PreventionBy Mayo Clinic staff
To prevent group B bacteria from spreading to your baby during labor, your doctor can give you an IV antibiotic — usually penicillin or a related drug — when labor begins. If you're allergic to penicillin and related drugs, you may receive clindamycin or a similar alternative. Taking oral antibiotics ahead of time won't help because the bacterium can return before labor begins.
Antibiotic treatment during labor is also recommended if you:
- Have a urinary tract infection
- Delivered a previous baby with group B strep disease
- Develop a fever during labor
- Haven't delivered your baby within 18 hours of your water breaking
- Go into labor before 37 weeks and haven't been tested for group B strep
Antibiotic therapy isn't usually needed if you have a C-section delivery, unless your water breaks or labor has already begun before surgery.
If you test positive for group B strep, remind your health care team during labor. Your reminders will help your health care team provide the best possible care during labor and delivery.
Group B strep typically doesn't affect the length of time you and your baby spend in the hospital, and it doesn't affect your ability to breast-feed safely.
Vaccine in development
Although it's not available yet, researchers are working on a group B strep vaccine that could, in the future, help prevent group B strep infections among adults.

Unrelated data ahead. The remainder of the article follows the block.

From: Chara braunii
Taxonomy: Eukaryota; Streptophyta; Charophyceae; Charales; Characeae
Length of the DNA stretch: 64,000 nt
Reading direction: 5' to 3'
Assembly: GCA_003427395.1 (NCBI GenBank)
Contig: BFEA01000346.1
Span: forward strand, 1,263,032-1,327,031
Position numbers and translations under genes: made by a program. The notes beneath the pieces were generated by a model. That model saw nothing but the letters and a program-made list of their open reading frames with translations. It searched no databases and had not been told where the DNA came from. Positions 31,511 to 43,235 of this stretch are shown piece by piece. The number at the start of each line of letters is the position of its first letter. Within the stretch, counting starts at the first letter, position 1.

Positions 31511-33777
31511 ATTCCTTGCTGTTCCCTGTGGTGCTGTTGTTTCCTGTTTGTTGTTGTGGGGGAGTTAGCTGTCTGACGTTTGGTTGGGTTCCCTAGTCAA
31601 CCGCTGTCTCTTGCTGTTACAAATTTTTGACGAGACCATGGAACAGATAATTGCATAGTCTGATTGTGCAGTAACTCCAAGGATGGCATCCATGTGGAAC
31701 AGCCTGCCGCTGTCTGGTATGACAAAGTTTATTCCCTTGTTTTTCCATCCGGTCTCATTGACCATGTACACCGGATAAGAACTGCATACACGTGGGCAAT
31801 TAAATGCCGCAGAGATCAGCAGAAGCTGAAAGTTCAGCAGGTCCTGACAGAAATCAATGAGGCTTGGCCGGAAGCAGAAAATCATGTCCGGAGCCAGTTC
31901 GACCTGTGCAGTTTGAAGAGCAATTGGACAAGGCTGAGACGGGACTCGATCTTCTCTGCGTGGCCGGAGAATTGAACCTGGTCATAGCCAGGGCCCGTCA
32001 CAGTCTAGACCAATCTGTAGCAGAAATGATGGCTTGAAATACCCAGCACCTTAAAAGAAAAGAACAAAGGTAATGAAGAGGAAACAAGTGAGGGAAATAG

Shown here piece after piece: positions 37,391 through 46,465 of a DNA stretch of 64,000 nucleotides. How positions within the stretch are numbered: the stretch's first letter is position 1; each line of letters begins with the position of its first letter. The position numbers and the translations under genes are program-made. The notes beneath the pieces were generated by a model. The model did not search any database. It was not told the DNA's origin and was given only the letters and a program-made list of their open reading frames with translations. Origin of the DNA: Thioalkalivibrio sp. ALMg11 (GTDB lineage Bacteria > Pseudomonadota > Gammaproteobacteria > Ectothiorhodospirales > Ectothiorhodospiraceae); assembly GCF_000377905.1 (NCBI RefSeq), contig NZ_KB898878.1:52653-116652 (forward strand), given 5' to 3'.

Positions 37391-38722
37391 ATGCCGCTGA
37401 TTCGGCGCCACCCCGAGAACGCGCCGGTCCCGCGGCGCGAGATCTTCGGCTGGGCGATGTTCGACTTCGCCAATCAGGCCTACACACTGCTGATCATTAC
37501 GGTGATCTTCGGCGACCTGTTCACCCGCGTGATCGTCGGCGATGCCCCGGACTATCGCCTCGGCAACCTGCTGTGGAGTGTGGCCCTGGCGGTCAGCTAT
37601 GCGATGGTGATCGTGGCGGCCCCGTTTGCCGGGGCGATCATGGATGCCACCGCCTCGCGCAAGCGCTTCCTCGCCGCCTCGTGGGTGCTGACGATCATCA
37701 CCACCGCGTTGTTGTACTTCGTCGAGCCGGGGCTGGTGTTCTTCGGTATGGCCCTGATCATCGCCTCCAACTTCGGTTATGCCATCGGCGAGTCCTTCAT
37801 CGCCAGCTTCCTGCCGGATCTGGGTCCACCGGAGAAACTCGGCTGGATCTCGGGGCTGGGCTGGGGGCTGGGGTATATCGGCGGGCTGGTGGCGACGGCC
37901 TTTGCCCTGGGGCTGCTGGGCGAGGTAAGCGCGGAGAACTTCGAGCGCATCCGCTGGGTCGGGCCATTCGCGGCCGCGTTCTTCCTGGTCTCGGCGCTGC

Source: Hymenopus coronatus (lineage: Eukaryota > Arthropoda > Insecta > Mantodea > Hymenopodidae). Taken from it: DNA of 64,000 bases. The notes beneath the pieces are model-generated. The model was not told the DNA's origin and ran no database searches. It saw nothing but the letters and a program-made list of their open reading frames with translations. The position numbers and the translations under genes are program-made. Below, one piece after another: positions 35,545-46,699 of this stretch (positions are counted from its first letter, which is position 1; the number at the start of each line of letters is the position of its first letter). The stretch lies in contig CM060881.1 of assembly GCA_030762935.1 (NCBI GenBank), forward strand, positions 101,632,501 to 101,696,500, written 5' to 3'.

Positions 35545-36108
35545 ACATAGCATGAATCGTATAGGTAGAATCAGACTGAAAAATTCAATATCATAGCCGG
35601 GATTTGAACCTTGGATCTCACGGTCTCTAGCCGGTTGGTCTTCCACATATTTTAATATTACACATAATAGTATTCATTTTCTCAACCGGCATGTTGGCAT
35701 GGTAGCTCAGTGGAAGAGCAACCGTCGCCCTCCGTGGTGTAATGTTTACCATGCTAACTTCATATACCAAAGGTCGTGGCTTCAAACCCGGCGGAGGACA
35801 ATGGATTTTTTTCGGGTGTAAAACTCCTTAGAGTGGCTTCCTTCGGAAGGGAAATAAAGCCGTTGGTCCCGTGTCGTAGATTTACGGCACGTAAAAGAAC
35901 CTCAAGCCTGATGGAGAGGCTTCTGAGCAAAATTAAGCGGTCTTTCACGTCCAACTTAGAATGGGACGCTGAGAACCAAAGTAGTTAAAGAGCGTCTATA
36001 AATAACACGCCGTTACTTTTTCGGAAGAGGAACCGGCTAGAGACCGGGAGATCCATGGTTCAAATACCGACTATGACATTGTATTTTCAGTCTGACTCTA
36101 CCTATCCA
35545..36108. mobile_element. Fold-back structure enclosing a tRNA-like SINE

- Puopolo KM, et al. Group B streptococcal infection in neonates and young infants. http://www.uptodate.com/home/index.html. Accessed Sept. 28, 2010.
- Group B strep prevention: Frequently asked questions. Centers for Disease Control and Prevention. http://www.cdc.gov/GroupBStrep/general/gen_public_faq.htm. Accessed Oct. 4, 2010.
- Group B strep prevention: Adult disease. Centers for Disease Control and Prevention. http://www.cdc.gov/groupbstrep/general/gen_public_adult.htm. Accessed Oct. 4, 2010.
- Group B strep prevention: Protect your baby from group B strep! Centers for Disease Control and Prevention. http://www.cdc.gov/groupbstrep/general/protect-your-baby-GBS.htm. Accessed Oct. 4, 2010.
- Ogle JW, et al. Infections: Bacterial & spirochetal. In: Hay WW Jr, et al. Current Diagnosis & Treatment: Pediatrics. 19th ed. New York, N.Y.: McGraw-Hill Medical; 2009. http://www.accessmedicine.com/content.aspx?aid=3410745. Accessed Oct. 4, 2010.
- Lachenauer CS, et al. Group B streptococcus. In: Kliegman RM, et al. Nelson Textbook of Pediatrics. 18th ed. Philadelphia, Pa.: Saunders Elsevier; 2007. http://www.mdconsult.com/das/book/body/221546375-2/0/1608/528.html?tocnode=54478925&fromURL=528.html#4-u1.0-B978-1-4160-2450-7..50185-7_4188. Accessed Oct. 4, 2010.
- Baron M, et al. Group B streptococcal infections in nonpregnant adults. http://www.uptodate.com/home/index.html. Accessed Sept. 28, 2010.
- Apgar BS, et al. Prevention of group B streptococcal disease in the newborn. American Family Physician. 2005;71:903.
- Centers for Disease Control and Prevention, et al. Prevention of perinatal group B streptococcal disease. MMWR. 2002;51:1. http://www.cdc.gov/mmwr/preview/mmwrhtml/rr5111a1.htm. Accessed Oct. 7, 2010.